Bethesda, MD – Researchers at the National Center for Complementary and Integrative Health (NCCIH) have announced the discovery of a revolutionary form of “needleless” acupuncture that may soon replace the use of surgical-grade, .25 millimeter thick stainless steel needles that have been in use for millennia.

10,000-year-old cave drawing of prehistoric veterinary acupuncture providers

10,000-year-old cave drawing of prehistoric veterinary acupuncture providers

Acupuncture, a component of Traditional Chinese Medicine developed sometime in the past 5 to 10,000 years, traditionally has involved the use of tiny needles, and also sometimes lasers, to treat specific points on the body in order to improve the flow of life energy, which is known as Qi. Developed intuitively through painstaking trial and error over many thousands of years, traditional Chinese acupuncture has proven time and time again its ability to ameliorate and even cure a variety of medical conditions. But despite its amazing historical track record, some proponents have worried about the future of acupuncture.

“This is a revolutionary leap forward in our ability to convince even the most acupuncture-hesitant people to open their minds to the benefits of acupuncture, ” Kuang Zhu LAC, Head of Pragmatic Acupuncture Research at NCCIH, explained. “The key was developing an acupuncture needle that is invisible to the untrained naked eye and seemingly lacking in material existence. I can see it though.”

Despite thousands of years of successful use, and reams of peer-reviewed positive studies in the medical literature, acupuncture practitioners have faced many barriers to widespread acceptance by both the general public and conventional medical providers. Zhu lists needle phobia and worry over possible pain, injury, and infection as potential roadblocks. He also worries that skeptical propaganda may play a role:

The internet can be a tremendous tool for gathering information, but anyone with a computer can write a blog post claiming that positive outcomes from acupuncture are subjective responses to placebo, or that it doesn’t matter where or even if the needles are inserted into the skin. Honestly I don’t know where they come up with this stuff.

The revolutionary new acupuncture delivery system first came to the attention of the NCCIH, and Director Josephine Briggs, M.D., when two men showed up one day claiming to be metallurgists capable of producing acupuncture needles of an almost unimaginably fine gauge. According to the men, their needles would be imperceptible to all but the most brilliant of researchers. And, most importantly, they would be completely pain and risk free without compromising effectiveness.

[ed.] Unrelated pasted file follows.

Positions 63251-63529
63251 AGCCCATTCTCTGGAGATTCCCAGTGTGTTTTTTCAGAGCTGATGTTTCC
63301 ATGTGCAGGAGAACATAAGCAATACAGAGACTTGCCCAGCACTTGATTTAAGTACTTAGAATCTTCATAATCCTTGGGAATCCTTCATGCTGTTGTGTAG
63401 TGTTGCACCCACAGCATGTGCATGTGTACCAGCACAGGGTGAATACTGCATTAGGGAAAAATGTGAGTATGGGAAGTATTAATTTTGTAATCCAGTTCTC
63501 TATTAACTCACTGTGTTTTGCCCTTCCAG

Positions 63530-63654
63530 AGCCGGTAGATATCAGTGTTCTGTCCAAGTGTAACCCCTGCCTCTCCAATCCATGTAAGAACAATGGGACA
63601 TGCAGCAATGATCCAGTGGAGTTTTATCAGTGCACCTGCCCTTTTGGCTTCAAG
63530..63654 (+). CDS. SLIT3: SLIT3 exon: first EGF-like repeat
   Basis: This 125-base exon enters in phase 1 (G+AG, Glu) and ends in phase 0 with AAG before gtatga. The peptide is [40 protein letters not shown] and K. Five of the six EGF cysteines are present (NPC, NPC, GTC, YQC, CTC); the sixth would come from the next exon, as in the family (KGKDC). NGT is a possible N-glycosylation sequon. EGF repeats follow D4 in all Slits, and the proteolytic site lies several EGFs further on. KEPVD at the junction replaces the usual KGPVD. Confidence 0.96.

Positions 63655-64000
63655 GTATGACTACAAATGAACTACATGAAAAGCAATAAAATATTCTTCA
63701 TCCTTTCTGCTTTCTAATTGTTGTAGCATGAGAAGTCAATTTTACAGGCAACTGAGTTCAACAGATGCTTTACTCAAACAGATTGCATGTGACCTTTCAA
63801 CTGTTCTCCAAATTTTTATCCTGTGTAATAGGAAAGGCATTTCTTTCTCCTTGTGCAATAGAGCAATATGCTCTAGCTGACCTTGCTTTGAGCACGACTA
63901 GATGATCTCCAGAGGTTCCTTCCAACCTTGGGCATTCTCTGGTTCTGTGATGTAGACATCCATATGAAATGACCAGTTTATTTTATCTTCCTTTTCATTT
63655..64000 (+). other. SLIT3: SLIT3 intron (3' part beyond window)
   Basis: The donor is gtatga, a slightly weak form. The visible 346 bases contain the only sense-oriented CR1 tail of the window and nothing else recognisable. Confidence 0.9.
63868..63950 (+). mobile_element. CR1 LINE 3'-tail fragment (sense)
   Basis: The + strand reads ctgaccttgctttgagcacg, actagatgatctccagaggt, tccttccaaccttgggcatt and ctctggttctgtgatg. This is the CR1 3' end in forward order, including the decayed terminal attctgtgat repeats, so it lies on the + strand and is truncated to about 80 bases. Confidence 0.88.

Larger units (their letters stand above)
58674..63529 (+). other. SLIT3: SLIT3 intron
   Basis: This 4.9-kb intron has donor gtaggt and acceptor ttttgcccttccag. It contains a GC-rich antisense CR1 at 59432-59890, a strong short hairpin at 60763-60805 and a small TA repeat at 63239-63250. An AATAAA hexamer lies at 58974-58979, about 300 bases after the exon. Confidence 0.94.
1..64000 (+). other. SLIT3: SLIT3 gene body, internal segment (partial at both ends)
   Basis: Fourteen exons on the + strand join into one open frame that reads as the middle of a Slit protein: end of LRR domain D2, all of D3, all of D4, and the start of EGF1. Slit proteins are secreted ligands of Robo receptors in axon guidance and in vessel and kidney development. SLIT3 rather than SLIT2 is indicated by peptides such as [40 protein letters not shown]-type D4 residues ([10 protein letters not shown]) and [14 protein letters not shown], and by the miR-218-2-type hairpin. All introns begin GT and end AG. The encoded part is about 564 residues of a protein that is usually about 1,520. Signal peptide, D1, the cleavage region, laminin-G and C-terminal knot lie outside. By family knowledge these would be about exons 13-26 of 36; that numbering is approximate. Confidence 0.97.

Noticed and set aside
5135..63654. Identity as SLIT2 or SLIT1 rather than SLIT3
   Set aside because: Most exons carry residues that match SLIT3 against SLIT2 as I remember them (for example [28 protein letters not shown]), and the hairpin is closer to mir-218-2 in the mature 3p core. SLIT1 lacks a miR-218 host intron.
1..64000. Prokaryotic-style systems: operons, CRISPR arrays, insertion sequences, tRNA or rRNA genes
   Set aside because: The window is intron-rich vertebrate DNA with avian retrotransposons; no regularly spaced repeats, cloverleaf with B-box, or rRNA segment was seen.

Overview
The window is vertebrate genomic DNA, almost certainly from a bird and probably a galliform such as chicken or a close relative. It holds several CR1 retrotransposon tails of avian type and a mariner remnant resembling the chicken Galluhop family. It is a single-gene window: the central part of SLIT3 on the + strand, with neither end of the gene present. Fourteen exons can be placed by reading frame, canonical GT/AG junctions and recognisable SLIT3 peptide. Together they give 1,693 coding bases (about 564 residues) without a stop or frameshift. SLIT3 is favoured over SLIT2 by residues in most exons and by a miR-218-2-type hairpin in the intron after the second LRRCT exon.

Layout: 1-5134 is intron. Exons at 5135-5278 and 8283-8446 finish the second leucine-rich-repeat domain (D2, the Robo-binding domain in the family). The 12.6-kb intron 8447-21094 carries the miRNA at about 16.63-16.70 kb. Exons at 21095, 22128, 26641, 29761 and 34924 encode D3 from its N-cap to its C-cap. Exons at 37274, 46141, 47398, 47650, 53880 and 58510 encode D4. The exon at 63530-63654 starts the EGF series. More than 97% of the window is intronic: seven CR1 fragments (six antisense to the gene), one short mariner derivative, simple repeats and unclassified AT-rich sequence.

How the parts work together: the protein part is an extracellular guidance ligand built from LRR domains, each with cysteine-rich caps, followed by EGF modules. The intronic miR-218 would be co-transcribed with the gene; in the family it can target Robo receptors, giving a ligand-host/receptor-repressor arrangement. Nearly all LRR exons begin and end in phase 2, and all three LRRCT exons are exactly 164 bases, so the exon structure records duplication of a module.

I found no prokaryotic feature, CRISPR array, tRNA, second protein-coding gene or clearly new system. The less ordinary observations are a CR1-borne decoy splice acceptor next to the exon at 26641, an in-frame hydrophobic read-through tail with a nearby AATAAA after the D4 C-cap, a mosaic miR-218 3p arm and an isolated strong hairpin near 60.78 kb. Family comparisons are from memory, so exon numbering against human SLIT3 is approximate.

Zhu and the NCCIH have so far denied requests to witness the manufacturing process and have refused access to the new needles for inspection, citing the potential for ultra-weak spontaneous photon emission from the human eye to disrupt their cohesive non-existence. “Also the untrained hand will be unable to perceive the needles when held. And the untrained mind will fail to grasp their existence cognitively.”

Rather than waste time funding expensive randomized controlled trials comparing the new needles to sham acupuncture, the Pragmatic Acupuncture Research department has decided to rely on real world evidence. Individual acupuncture providers will have access to the new needles in just a few weeks, and the first published studies should be accepted by the end of the year. The NCCIH is confident that intelligent patients will be very happy with their results.

Posted by Clay Jones

Clay Jones, M.D. is a pediatrician and a regular contributor to the Science-Based Medicine blog. He primarily cares for healthy newborns and hospitalized children, and devotes his full time to educating pediatric residents and medical students. Dr. Jones first became aware of and interested in the incursion of pseudoscience into his chosen profession while completing his pediatric residency at Vanderbilt Children’s Hospital a decade ago. He has since focused his efforts on teaching the application of critical thinking and scientific skepticism to the practice of pediatric medicine. Dr. Jones has no conflicts of interest to disclose and no ties to the pharmaceutical industry. He can be found on Twitter as @SBMPediatrics and is the co-host of The Prism Podcast with fellow SBM contributor Grant Ritchey. The comments expressed by Dr. Jones are his own and do not represent the views or opinions of Newton-Wellesley Hospital or its administration.